As the Erik Wemple Blog discussed in a Twitter thread on Friday, the opinions section might have a look at how it channels feedback on op-eds. Under the previous opinions regime, the section created something called Op-Discuss, which was essentially a large email group to which draft op-eds and pitches were circulated for feedback. It was a clunky and cumbersome mechanism, but it did enable a wide range of editorial voices — about 30 to 40 people, according to informed sources — to shape, promote or kill op-eds, depending on their merits. The Op-Discuss feedback loop was mothballed under Bennet.

Bennet is leaving a job that just got even more complicated and pressure-packed. As he attempted to defend his section’s work on Cotton’s op-ed, he leaned on a mainstay of opinion newspaper dogma, as articulated in his Wednesday Twitter defense. It goes like this: “Times Opinion owes it to our readers to show them counterarguments, particularly those made by people in a position to set policy.” The Trump era, it appears, has crippled that formulation.

Full Memo from Publisher A.G. Sulzberger:

All,

I’m writing to share with you that James Bennet has resigned as Editorial Page Editor. Jim Dao, an Opinion deputy who oversees Op-Eds, will step off the masthead to move into a new role in the newsroom.

Last week we saw a significant breakdown in our editing processes, not the first we’ve experienced in recent years. James and I agreed that it would take a new team to lead the department through a period of considerable change.

Katie Kingsbury will step in as the acting Editorial Page Editor through the election in November. These changes are effective immediately.

James and Jim are both excellent journalists with enormous integrity who poured themselves into the mission of The Times. They fostered a culture of innovation, broadened the range of voices we publish and pushed us into new formats like video, graphics and audio. I’m grateful for their many contributions.

Katie has been instrumental in reimagining Opinion since she joined The Times in 2017 from The Boston Globe, where she served as managing editor for digital and won a Pulitzer Prize for editorial writing. She will lead a process in the coming weeks and months to implement changes in how the Opinion department works and in how decisions get made. I will work with Katie to bring more editing support to the Opinion department, as well as to take other steps to ensure all our work meets our high standards. There are also fundamental questions to address about the changing role of opinion journalism in a digital world, and we will begin work to reinvent the op-ed format so that readers understand why we choose to elevate each argument and where it fits in the national debate.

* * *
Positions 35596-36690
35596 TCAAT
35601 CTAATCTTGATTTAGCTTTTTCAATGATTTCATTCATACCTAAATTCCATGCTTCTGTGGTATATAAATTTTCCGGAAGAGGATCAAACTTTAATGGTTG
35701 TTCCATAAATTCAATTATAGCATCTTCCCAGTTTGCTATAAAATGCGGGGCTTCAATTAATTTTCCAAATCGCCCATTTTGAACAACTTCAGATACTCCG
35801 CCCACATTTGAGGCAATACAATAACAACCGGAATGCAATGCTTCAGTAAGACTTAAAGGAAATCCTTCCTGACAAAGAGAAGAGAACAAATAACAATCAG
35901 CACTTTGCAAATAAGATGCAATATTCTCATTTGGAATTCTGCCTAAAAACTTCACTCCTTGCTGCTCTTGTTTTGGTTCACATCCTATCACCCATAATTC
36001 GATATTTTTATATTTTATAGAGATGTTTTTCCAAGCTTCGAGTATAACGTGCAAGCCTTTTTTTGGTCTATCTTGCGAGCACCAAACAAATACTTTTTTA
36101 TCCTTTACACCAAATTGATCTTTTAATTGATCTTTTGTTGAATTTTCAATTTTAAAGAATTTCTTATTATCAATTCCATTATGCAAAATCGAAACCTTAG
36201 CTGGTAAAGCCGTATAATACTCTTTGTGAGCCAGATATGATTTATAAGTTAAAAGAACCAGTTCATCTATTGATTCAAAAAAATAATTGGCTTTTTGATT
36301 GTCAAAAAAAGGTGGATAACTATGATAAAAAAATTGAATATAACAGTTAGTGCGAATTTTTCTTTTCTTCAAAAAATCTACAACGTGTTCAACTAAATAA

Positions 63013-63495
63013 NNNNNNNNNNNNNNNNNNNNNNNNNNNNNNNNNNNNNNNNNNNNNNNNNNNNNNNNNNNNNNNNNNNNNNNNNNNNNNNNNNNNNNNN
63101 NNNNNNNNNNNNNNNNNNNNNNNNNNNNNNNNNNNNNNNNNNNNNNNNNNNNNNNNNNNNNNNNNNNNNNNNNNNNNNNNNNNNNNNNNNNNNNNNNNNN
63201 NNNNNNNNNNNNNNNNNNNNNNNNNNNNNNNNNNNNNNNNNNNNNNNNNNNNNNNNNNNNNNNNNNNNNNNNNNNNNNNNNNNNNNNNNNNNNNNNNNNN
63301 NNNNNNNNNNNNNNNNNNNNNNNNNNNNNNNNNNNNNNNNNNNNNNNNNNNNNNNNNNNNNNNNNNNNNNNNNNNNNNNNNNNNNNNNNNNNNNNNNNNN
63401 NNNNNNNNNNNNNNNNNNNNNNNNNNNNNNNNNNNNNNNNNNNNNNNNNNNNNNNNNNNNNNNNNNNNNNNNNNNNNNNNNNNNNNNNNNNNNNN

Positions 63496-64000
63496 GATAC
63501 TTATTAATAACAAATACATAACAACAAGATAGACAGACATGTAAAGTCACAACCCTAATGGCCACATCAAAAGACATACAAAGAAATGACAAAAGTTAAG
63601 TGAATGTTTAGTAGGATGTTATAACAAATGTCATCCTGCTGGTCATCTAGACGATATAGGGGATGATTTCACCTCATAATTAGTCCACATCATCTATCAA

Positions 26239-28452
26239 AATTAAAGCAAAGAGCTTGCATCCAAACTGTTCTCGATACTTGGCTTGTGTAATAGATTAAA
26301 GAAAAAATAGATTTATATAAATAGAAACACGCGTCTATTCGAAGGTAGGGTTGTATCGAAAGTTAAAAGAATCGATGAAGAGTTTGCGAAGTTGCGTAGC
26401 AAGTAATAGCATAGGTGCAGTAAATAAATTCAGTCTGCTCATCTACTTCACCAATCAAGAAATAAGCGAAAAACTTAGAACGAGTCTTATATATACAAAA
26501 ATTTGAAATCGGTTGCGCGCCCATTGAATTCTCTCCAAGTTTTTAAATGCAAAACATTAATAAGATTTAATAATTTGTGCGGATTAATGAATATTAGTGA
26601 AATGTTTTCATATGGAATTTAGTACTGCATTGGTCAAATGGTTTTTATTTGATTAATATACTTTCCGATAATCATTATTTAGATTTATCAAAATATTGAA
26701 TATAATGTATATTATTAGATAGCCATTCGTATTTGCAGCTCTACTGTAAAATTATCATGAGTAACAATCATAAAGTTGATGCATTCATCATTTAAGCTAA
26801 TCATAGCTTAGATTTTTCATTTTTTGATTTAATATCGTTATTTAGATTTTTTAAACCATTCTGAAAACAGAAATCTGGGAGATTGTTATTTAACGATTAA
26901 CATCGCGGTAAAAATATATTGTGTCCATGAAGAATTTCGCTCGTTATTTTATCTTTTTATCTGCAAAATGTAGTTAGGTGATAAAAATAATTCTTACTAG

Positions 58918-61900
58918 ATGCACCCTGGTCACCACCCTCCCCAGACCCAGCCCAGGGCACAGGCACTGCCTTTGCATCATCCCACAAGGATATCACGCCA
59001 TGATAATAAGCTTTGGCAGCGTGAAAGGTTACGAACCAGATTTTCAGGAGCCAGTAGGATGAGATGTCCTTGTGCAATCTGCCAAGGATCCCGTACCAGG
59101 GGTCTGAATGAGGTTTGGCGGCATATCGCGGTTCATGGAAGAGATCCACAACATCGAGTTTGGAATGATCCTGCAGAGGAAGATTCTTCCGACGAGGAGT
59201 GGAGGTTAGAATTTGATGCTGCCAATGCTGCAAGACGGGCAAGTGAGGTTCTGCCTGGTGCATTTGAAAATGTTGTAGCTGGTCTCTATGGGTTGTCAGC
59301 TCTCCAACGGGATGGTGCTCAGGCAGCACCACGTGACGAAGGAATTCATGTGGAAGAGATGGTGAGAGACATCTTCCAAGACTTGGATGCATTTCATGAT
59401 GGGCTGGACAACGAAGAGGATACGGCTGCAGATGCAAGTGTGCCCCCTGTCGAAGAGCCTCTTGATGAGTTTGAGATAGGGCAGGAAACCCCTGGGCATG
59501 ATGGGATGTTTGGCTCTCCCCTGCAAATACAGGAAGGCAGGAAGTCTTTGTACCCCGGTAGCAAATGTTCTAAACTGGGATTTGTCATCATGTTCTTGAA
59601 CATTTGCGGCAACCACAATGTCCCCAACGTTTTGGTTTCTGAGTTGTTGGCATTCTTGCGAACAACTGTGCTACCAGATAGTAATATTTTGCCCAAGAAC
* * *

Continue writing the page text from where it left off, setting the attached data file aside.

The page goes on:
None of these changes mark a retreat from The Times’s responsibility to help people understand a range of voices across the breadth of public debate. That role is as important as it’s ever been. We are a polarized nation whose shared understanding of the world has fractured. The Times, and journalism more broadly, plays an essential role in making sense of this moment, wrestling with the history that has brought us here and helping the public chart a path forward. That requires fearless engagement with ideas from across the political spectrum, particularly those we disagree with. Those ideas, like everything that appears in our pages, must adhere to the highest standards of accuracy and be communicated in a way that respects our readers.

Because we have faced questions in recent days about our core values, I want to say this plainly: As an institution we are opposed to racism in every corner of society. We are opposed to injustice. We believe deeply in principles of fairness, equality and human rights. Those values animate both our news report and our opinion report.

While this has been a painful week across the company, it has sparked urgent and important conversations. In the tough town hall questions, in the Slack channels, in the countless searching conversations I have had with many of you, I have heard an extraordinary passion for the mission of The Times.

As a company we have made real progress in recent years in becoming more diverse and inclusive, but must increase our efforts to ensure that this is a place that welcomes, supports and reflects the contributions of all of our employees. Leadership will share a concrete set of steps the company will take within a month.

Thank you for your dedication to helping us to live up to our highest ideals.

AG